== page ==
Because I know she hated when I made everything about me, but I’m grieving so I’m going to do it anyway, here’s a little story about how I met her.
The year after I left art school set in motion everything that has so far happened in the rest of my life. I began working in public service, dedicating a year as an AmeriCorps VISTA. I stayed in Chicago rather than pursuing a scholarship at one of the other schools I been accepted to before leaving home. I joined OKCupid, where I shortly met my husband. And I encountered a group of people who became my best friends, a group of people so meaningful to me they continue to shape who I am.
It was an intentional community, a sort of idealistic pseudo-commune, featuring the most dynamic and diverse cast of characters ever dreamed up. We had monthly potlucks, during which I, my Christian Iraqi friend, and my Persian/Chinese Muslim friend brought completely different hummuses. I met trans and intersex people for the first time. I hung around with people of all kinds of ages, of all kinds of backgrounds. From my association with that group of people, I now can call circus performers, radical socialist gun-rights activists, military biologists, mechanical engineers, poets, financial advisors, dancers and acrobats, marketing moguls, and skydiving inventors my friends. They made the world more open to me, they introduced me to myself.
One of my closest friends from those days was a radical feminist and cat-lover. A writer and activist, who at eighteen years old had run away from an abusive home life to follow her online boyfriend to Chicago. She was amazing and hilarious and kind, and she and I clicked. I helped her get a job where I was working as a senior care aide. She got herself fired less than a year later for pushing management to investigate sexual abuses against undocumented workers at one of the facilities she served.
She always made me want to be a better person. She always managed to make me feel like I could do more to be a better person and a better friend.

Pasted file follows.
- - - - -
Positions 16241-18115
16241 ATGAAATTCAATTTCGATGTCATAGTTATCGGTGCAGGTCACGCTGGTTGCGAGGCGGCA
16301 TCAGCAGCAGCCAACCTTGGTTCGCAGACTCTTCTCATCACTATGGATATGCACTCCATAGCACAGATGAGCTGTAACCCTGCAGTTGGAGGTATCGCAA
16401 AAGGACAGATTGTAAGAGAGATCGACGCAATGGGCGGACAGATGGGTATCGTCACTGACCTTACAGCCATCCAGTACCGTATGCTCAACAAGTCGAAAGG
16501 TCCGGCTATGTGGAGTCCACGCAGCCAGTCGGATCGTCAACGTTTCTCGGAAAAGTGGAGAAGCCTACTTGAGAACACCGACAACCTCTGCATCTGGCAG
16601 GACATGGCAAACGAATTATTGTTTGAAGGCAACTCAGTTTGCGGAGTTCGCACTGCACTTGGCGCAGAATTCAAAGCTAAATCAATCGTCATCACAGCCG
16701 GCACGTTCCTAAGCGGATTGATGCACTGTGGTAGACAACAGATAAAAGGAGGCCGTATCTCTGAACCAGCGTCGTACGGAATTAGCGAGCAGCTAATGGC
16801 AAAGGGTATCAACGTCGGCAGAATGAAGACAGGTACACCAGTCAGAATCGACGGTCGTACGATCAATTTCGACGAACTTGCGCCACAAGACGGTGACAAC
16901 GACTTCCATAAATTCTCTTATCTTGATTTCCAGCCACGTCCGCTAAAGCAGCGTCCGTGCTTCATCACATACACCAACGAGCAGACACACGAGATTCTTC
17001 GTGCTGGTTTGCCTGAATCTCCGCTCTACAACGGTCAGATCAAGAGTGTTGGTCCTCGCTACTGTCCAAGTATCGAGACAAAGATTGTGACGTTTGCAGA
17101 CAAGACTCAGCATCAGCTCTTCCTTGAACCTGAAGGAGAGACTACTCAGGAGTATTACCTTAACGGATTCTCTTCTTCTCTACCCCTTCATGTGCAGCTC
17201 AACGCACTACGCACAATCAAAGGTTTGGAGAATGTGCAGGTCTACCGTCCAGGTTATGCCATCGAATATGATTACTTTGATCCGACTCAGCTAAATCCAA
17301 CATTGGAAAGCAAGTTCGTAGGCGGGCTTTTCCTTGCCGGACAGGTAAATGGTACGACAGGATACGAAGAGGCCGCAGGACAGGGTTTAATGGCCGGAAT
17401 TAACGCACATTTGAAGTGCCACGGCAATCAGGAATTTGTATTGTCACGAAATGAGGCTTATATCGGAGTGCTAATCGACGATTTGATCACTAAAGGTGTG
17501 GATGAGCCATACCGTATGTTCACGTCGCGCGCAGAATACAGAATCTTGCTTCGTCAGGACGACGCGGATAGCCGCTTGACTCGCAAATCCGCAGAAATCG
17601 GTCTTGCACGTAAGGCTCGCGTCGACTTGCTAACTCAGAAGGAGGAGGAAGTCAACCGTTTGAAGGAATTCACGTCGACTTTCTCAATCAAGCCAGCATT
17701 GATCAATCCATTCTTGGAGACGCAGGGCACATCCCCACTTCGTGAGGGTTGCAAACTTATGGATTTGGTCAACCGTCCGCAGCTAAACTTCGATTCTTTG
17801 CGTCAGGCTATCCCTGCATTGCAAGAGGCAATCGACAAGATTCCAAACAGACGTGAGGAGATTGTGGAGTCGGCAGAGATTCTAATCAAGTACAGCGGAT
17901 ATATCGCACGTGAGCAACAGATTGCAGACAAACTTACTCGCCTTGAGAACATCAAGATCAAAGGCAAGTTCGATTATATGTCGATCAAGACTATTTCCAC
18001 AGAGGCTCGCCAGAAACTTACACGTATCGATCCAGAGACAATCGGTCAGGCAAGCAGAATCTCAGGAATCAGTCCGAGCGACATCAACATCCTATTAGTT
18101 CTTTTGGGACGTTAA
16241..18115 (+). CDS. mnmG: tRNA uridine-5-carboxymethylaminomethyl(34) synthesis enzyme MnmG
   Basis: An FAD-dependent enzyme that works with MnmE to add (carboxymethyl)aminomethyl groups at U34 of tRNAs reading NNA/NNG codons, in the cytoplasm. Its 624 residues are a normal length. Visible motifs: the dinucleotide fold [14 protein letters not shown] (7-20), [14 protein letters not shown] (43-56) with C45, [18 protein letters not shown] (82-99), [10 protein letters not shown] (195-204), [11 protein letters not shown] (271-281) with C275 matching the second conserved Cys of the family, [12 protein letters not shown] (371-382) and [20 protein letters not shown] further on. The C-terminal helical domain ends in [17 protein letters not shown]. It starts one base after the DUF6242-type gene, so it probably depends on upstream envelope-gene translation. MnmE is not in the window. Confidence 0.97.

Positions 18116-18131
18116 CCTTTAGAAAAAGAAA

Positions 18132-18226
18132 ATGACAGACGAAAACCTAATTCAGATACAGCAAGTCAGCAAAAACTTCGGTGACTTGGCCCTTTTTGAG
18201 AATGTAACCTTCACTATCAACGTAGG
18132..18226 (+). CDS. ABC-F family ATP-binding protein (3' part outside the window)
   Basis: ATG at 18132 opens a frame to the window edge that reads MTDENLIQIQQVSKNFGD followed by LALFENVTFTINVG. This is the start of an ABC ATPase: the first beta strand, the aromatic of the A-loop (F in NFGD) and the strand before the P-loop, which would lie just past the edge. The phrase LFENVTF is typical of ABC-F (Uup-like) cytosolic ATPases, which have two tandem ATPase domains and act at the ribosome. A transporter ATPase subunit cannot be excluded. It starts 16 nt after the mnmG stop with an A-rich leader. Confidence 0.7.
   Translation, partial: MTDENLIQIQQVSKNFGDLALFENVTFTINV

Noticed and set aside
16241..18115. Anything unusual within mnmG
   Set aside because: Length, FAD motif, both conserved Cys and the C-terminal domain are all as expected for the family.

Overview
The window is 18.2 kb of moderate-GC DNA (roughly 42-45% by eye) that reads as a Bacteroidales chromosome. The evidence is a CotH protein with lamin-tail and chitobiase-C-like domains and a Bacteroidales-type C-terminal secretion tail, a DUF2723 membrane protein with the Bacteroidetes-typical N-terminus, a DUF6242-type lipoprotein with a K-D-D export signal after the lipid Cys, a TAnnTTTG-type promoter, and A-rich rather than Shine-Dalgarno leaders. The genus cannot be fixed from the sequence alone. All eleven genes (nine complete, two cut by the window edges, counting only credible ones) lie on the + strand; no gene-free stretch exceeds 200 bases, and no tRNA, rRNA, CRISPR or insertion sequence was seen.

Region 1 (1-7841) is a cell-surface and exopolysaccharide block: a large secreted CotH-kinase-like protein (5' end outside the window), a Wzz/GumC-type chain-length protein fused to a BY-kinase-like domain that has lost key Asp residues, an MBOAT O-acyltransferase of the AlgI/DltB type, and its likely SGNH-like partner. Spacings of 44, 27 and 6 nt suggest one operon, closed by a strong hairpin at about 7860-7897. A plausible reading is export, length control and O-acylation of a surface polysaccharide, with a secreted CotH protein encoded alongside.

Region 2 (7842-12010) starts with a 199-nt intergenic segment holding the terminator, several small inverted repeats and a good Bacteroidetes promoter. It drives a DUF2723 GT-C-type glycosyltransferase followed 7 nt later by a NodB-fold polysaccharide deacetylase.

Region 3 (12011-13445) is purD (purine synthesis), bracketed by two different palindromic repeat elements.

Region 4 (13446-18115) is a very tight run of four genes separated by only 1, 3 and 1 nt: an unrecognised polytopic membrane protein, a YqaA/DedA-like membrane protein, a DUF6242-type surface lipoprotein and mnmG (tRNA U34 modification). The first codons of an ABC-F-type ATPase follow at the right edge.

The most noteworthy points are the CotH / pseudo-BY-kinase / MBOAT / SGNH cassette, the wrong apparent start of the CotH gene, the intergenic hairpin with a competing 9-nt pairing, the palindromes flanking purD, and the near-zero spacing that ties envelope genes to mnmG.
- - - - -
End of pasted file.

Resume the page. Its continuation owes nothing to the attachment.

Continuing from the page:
We lost touch about a decade ago for a number of years. And then we were back in touch. And then not. She was easily exasperated with me, which I understand. I can be exasperating. I am not nearly as good a person as she demanded of herself. And she did not suffer fools.
I am often a fool.
On Valentine’s Day morning, her husband rushed her to the hospital. They were expecting their first baby, 24 weeks along, and a blood clot caused a heart attack. My friend did not survive. The baby is in critical condition.
I can’t begin to describe the emotions I’ve found myself overwhelmed by, which seem to change hour by hour. I can tell you, for a certainty, my friend would want her death radicalized.
She wanted everyone to have access to the healthcare keeping her baby alive now.
She wanted comprehensive reproductive healthcare for everyone, so that nobody who wasn’t entirely willing to face the perils of pregnancy ever had that choice taken from them.
She wanted people to ensure that the language around pregnancy stopped being gendered, that we all remembered men can be pregnant and trans men are men and trans women are women. She wanted all of us to care as much as she did when they were treated as less-than in their humanity.
If you want to get to know my friend a little bit before she’s laid to rest, read her book reviews, read some of her journalistic work, read her LGBTQIAA+ Fantasy Romance, which never stopped earning her the type of hate mail she relished.
Or go the GoFundMe set up on behalf of her grieving husband, the boy she followed to Chicago sixteen years ago, and their daughter, and help provide for the costs of losing somebody, let alone somebody as unique and spectacular and my friend Jac. Just don’t send cut flowers. She hated cut flowers. Or send donations to The Chicago Abortion Fund.
I miss my friend. I am heartbroken over losing her. I am heartbroken for her husband and daughter. I am heartbroken for all the people she fought to help, that they have lost a true ally.
I am heartbroken at the deep unfairness of all of it.
I wish I could tell her how sorry I am.
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